Update

Patient assessment before cardiac rehab 'critical' for personalised care

Patients are not getting essential baseline assessments at the start of cardiac rehabilitation programmes that can help improve adherence, according to experts speaking at the British Cardiovascular Society Annual Conference 2018 in Manchester this week.


7 June 2018, by Siobhan Chan

Nurse supporting patient in hospital corridor

Patients entering cardiac rehabilitation are missing out on initial assessments that allow services to personalise care and can improve the number of people completing programmes, according to researchers.

Attendees at the British Cardiovascular Society (BCS) Annual Conference 2018 in Manchester this week heard how not all cardiac rehab patients receive this assessment. Researchers called for it to become routine across all UK programmes.

An assessment is one of the British Association for Cardiovascular Prevention and Rehabilitation (BACPR)’s core components for an effective rehabilitation programme, and is needed to ‘inform the agreed personalised goals that are reviewed regularly’.

The National Audit for Cardiac Rehabilitation (NACR), commissioned by the BHF, has called for better tailoring of cardiac rehabilitation programmes for different genders, ages and ethnicities.

But providing personalised care can’t take place without the initial step of assessing patients, according to NACR Director Professor Patrick Doherty.

Speaking at the BCS conference, he said: “Personalised care should be underpinned by assessment – assessment needs to be part of the definition of cardiac rehab.

“If you don’t have an assessment, you have no idea what goals to set.”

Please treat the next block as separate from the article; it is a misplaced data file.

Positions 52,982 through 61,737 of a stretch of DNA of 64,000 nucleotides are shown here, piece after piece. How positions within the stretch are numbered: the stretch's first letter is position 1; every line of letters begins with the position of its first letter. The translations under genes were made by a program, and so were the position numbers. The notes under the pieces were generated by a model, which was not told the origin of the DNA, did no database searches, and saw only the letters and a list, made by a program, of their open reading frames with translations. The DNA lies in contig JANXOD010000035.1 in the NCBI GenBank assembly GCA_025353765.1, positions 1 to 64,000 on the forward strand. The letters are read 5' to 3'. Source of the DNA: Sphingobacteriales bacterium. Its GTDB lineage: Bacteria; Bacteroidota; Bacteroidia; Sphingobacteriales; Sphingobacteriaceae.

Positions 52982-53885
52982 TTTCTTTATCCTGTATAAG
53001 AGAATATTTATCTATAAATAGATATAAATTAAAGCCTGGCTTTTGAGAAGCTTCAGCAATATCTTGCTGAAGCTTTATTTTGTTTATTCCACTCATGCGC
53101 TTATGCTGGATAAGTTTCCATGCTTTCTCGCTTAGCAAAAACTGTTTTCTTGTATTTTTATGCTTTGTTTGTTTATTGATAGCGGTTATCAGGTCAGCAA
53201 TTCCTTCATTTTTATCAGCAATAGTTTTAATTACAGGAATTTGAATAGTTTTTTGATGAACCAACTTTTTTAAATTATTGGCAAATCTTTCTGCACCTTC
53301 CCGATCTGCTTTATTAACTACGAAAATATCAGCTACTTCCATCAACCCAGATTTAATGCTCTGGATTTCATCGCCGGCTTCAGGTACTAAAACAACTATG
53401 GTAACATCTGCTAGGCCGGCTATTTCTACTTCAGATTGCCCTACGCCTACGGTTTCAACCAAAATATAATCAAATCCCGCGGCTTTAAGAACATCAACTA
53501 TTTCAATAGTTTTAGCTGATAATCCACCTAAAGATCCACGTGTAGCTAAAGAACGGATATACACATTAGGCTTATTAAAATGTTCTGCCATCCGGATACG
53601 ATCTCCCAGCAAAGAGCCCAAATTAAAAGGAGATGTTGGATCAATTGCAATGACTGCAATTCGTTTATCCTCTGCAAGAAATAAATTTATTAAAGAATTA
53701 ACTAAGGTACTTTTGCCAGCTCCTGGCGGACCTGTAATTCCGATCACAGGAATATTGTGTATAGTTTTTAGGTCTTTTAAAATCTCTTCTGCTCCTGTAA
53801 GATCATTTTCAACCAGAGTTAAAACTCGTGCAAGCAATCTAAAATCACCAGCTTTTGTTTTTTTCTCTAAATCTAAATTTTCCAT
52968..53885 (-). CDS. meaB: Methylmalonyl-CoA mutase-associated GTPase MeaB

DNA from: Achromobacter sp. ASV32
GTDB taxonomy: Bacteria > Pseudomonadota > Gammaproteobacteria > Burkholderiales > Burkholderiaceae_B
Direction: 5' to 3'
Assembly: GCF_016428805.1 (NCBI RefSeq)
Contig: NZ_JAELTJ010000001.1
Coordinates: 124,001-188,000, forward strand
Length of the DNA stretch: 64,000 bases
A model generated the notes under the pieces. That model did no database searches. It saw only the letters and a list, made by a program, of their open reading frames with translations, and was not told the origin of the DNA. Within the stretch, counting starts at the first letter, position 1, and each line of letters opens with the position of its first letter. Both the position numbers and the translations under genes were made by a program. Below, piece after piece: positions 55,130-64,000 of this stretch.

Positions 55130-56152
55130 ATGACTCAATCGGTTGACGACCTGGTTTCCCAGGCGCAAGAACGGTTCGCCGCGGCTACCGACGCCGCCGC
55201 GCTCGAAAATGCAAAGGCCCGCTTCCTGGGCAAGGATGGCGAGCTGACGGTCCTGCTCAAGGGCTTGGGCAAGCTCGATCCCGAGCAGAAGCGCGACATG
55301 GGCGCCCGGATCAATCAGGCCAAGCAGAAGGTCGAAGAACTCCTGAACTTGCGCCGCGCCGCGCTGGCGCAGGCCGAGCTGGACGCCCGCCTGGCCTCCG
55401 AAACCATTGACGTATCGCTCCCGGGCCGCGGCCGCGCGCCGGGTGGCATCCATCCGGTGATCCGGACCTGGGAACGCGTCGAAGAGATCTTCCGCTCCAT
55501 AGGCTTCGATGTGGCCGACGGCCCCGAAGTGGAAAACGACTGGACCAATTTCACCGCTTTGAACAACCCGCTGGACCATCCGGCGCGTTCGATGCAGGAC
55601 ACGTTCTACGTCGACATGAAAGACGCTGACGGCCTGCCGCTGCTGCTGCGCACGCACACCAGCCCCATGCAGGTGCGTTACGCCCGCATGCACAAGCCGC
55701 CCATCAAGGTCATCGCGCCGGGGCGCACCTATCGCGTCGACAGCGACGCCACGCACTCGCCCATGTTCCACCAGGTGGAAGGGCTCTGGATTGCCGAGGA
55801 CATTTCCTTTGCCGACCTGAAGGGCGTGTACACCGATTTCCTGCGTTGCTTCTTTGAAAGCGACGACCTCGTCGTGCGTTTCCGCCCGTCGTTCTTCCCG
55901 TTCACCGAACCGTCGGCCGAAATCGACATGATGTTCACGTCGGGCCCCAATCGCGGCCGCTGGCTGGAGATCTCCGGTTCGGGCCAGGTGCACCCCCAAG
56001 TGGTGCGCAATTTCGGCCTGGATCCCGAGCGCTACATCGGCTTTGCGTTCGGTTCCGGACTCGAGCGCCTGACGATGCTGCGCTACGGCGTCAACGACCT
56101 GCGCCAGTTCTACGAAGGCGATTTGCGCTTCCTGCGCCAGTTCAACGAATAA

Assessment can take place in an outpatient appointment, during a home visit or over the phone.

According to NICE, an assessment appointment is the ‘first session of a cardiac rehabilitation programme’. This session should include advice on lifestyle and risk factors and an assessment of the person's cardiac function and suitability for different components of the programme.

 

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Exercise assessment

Dr Simon Nichols, Senior Research Fellow in exercise physiology at Sheffield Hallam University, said that conducting an exercise assessment allows cardiac rehab professionals to determine what level of activity patients are capable of. Exercise assessments can include the six-minute walk test or incremental shuttle walk test.

“There’s a big difference in the intensity of exercise that should be prescribed to high-risk and low-risk patients,” said Dr Nichols. “But how can you risk stratify someone without having conducted a functional capacity test to begin with?”

Post-rehab assessment

In addition, some patients are also missing out on a final assessment on completion of cardiac rehab, according to speakers at the conference.

Professor Doherty said: “We have no idea if these patients gained anything from cardiac rehab, nor could they agree long-term goals as part of their active self-management.”

Healthcare professionals should strive to assess patients at the 12-month stage, rather than only conducting a post-cardiac rehabilitation assessment, so that longer term recovery can be tracked, he added.

  

References

NICE. (2015). Secondary prevention after a myocardial infarction


For a breakdown of the statistics behind cardiac rehab, read the NACR report 2017.

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